1) Who are you?
This is a weird question—you sent me this email, you should know who I am. Anyway, I’m Frank Chimero. I’m a designer who writes. I live in New York.
2) What do you do?
See above. I also spend a lot of time thinking about dogs and music. Again, another weird question.
3) How did you end up here?
Took the Q train to Atlantic, then got on the Long Island Railroad to Jamaica Station, then got on the AirTrain (not an actual train in the sky, but one that goes to the airport) out to JFK, then flew to LA, got on another plane, lost a day in the air, landed in Auckland, then boarded a little puddle jumper out to Wellington. Other than that, I spent about a decade designing publications and things for the internet, and about seven or so years writing about everything I learned/decided/unlearned.
4) What are the most important issues currently in your field?
I design things for the web, and the web’s problems are the world’s problems: privacy, equality, corporate ethics, consolidation, wealth distribution, and an over-saturation of loud, fast, and stupid. Now I’m bummed. See what you did?
5) Tell us more about your talk at Webstock – why should folks come listen?
Here’s the thing: we actually do a pretty poor job of getting down the big patterns of making things for screens. Maybe we take our knowledge for granted, maybe we lack words, perhaps its the absence of a catchy conceptual framework—whatever. At the end of the day, if you want to honor making things for the web as a proper craft, I believe it’s necessary to think about the natural grain of the web and how it guides your work. You need to understand it as a material to work with and not a canvas to paint on. It’s not blank—the web has certain things it wants to do. I’ve been trying to spell out my version of these things for a while. This talk is the back half of a lecture I gave last year called What Screens Want, where I dig into what it means to natively design for screens. That last talk focused on flux, or the capacity for change. This time I’m tackling edgelessness.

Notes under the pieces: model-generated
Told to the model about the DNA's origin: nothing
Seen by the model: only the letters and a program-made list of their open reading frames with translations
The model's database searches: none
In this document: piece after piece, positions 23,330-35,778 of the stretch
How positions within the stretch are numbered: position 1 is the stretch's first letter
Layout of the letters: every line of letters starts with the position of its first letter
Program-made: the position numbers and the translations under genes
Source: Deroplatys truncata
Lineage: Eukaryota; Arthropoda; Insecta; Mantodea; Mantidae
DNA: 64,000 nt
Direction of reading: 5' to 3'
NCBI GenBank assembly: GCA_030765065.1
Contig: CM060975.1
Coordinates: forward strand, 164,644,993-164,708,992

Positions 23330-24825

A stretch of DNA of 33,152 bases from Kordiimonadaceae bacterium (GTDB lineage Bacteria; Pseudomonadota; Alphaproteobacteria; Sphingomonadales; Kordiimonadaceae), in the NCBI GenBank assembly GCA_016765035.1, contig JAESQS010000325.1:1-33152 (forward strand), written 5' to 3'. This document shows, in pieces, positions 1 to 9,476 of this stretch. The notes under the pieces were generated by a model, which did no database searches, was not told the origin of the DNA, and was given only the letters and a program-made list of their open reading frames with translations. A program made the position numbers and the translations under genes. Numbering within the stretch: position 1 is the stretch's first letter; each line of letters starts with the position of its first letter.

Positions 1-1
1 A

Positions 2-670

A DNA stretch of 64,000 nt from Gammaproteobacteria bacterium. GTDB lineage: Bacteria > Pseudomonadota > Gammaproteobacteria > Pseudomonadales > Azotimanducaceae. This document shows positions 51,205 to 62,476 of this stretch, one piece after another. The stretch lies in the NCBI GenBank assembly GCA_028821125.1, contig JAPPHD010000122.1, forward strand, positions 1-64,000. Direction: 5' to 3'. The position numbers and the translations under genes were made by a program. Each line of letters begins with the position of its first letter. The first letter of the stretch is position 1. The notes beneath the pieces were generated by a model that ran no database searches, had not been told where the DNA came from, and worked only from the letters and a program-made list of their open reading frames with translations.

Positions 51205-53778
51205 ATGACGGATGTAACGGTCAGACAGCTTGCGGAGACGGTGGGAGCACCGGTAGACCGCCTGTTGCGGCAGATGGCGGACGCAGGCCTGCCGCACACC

6) Who are your greatest influences?
Jim Henson, Ray & Charles Eames, Björk, James Burke, Janelle Monae, Montaigne, and David Byrne.
7) Tell us three things you love (eg movies, albums, songs, poems, artifacts) and why.
This is 30 minutes of kinda ambient synth music for plants. And I like it, too! Funny story: the only way to get this record was to buy a mattress from a Simmons dealer in southern California in 1976. Logical.
Let’s spend a long time looking at this photo of Twiggy and Richard Avedon dancing at work. Let’s not forget to have that much fun sometimes, ok?
This drawing, for obvious reasons.